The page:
CYBERHAWK CONDUCTS GENSIP COMPLIANT INSPECTION OF THERMAL POWER STATION
Like many other thermal power operators, it conducts these inspections to the GENSIP Roofing & Cladding standard. This categorises the condition of area such as wall classing, patent glazing, curtain walling and roof decks. The standard looks to identify if these areas are intact or cracked, bent, corroded, broken, rotten or missing. The inspection findings must also be prioritised by severity of the defect to allow effective maintenance planning. For instance, does the defect present a remote risk, a possible risk, or a potentially hazardous event occurring in the next year, next few years or next 10 years.
The client approached Cyberhawk as it was looking for an alternative, non-intrusive inspection technique which could examine the building’s cladding and roofing and identify areas of corrosion, damage and potential detachment. This inspection was to meet the criteria set out by the GENSIP standard. Cyberhawk mobilised a UAV pilot and inspection engineer to site, who took just one day to conduct inspections of the external roof area and specific sections on the internal roof structure.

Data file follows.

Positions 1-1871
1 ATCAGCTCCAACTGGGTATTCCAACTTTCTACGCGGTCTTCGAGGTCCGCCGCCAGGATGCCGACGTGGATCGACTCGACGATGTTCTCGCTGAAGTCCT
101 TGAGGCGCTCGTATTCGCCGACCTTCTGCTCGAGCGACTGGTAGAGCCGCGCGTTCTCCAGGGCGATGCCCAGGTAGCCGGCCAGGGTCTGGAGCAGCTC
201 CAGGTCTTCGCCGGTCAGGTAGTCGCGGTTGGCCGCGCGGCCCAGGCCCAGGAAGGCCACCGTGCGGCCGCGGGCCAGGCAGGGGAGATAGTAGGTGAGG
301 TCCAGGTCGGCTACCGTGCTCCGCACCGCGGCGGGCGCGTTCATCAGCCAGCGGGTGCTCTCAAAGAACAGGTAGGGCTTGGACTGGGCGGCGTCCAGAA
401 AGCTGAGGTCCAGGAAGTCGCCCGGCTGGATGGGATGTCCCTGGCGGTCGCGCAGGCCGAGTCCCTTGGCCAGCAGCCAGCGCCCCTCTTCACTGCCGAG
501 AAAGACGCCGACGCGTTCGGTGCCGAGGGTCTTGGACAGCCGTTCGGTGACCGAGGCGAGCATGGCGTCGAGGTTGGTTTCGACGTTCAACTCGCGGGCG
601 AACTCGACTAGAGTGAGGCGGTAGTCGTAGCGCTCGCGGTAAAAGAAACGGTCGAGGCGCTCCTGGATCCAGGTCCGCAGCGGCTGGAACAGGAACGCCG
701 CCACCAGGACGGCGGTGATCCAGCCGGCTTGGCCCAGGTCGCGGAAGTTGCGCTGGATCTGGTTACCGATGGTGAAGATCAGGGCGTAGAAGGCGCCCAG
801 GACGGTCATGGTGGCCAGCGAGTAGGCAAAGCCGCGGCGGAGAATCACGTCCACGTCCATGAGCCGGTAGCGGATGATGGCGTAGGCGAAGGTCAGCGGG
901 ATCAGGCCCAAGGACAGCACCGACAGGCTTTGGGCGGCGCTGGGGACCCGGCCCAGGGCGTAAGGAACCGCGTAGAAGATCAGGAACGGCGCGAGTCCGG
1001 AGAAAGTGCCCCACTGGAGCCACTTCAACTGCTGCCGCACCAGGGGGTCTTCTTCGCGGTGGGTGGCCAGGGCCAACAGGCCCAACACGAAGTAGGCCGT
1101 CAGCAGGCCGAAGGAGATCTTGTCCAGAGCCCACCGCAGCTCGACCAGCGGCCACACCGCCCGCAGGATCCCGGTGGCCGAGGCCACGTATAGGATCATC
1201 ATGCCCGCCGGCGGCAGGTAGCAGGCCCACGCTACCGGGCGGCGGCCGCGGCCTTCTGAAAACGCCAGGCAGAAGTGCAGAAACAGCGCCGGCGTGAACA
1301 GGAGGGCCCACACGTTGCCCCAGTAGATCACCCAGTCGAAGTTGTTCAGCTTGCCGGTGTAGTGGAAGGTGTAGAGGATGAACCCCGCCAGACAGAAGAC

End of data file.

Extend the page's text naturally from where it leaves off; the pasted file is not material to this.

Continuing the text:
This type of inspection would traditionally be undertaken using a mobile elevated work platform (MEWP). The use of MEWPs requires close risk management, however; the HSE states that risks include entrapment, overturning, falling and collision.
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Upon review of the GENSIP reporting template, Cyberhawk recommended using our internally developed reporting standard as this exceeded the requirements set out by GENSIP, which the client agreed to. The report provided highlighted the location of defects and areas which required further tactile inspection and/or maintenance.
This project not only highlighted Cyberhawk’s ability to quickly and safely collect inspection data using UAVs, but also demonstrated the quality of our reporting by exceeding an existing industry standard.
As part of a framework agreement with major oil and gas operator Dubai Petroleum, Cyberhawk was appointed to inspect more than 350 risers on 63 offshore platforms. The inspection took only one month to complete, followed by the production of over 90 detailed engineering inspection reports.